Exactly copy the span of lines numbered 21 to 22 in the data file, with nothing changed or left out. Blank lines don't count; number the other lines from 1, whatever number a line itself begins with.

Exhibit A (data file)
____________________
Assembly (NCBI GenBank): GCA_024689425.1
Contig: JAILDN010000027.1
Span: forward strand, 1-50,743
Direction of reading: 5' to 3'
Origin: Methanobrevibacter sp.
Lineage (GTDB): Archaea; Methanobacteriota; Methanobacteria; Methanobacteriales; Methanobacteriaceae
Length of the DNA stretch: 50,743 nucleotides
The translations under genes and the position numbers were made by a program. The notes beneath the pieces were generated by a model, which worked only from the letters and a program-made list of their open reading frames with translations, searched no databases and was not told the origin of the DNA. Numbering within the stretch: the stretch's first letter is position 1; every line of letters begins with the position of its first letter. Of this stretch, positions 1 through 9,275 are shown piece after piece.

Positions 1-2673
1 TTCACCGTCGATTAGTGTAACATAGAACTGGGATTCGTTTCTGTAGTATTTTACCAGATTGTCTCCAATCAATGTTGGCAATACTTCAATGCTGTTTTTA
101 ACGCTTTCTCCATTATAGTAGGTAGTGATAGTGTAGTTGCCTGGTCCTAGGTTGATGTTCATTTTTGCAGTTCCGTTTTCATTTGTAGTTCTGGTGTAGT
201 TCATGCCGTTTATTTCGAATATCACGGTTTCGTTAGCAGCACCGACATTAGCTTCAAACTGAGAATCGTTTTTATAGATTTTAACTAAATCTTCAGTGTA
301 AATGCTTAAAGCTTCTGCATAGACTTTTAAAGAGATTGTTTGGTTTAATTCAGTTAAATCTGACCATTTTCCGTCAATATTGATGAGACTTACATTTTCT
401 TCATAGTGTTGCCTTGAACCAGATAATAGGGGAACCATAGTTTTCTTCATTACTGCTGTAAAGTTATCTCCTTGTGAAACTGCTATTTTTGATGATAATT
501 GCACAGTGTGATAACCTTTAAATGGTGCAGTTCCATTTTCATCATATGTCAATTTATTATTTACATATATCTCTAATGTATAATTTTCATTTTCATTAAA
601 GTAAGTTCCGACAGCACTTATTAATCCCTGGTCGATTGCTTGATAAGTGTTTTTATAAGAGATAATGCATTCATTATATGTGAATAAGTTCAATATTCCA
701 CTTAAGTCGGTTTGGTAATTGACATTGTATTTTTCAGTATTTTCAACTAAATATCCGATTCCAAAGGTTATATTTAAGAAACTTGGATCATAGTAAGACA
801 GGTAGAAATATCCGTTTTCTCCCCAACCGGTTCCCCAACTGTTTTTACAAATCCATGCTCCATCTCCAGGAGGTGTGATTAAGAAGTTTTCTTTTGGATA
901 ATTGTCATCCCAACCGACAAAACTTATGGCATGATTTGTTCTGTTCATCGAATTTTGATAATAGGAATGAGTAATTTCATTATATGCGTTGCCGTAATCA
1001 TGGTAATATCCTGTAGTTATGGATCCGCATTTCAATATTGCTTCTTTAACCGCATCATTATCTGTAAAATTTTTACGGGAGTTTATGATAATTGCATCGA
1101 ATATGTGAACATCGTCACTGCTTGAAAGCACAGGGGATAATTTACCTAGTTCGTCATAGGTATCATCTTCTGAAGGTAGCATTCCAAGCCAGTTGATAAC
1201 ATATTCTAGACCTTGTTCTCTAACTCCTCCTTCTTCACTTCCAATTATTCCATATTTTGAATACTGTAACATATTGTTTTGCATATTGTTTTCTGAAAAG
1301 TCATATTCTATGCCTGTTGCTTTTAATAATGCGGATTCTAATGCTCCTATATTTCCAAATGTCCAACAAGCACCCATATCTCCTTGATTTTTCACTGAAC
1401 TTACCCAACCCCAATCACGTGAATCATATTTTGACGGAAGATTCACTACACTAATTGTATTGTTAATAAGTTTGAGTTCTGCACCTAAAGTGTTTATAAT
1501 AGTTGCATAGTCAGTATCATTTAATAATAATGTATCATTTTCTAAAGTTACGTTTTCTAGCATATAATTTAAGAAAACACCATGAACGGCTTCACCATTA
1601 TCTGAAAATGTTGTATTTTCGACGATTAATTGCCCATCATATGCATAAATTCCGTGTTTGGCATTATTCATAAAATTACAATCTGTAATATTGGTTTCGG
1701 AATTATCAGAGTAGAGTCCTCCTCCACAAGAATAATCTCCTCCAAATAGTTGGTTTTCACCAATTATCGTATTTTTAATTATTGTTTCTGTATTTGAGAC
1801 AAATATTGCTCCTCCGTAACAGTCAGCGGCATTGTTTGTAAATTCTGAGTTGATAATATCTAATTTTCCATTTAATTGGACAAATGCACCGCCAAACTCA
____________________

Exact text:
1101 ATATGTGAACATCGTCACTGCTTGAAAGCACAGGGGATAATTTACCTAGTTCGTCATAGGTATCATCTTCTGAAGGTAGCATTCCAAGCCAGTTGATAAC
1201 ATATTCTAGACCTTGTTCTCTAACTCCTCCTTCTTCACTTCCAATTATTCCATATTTTGAATACTGTAACATATTGTTTTGCATATTGTTTTCTGAAAAG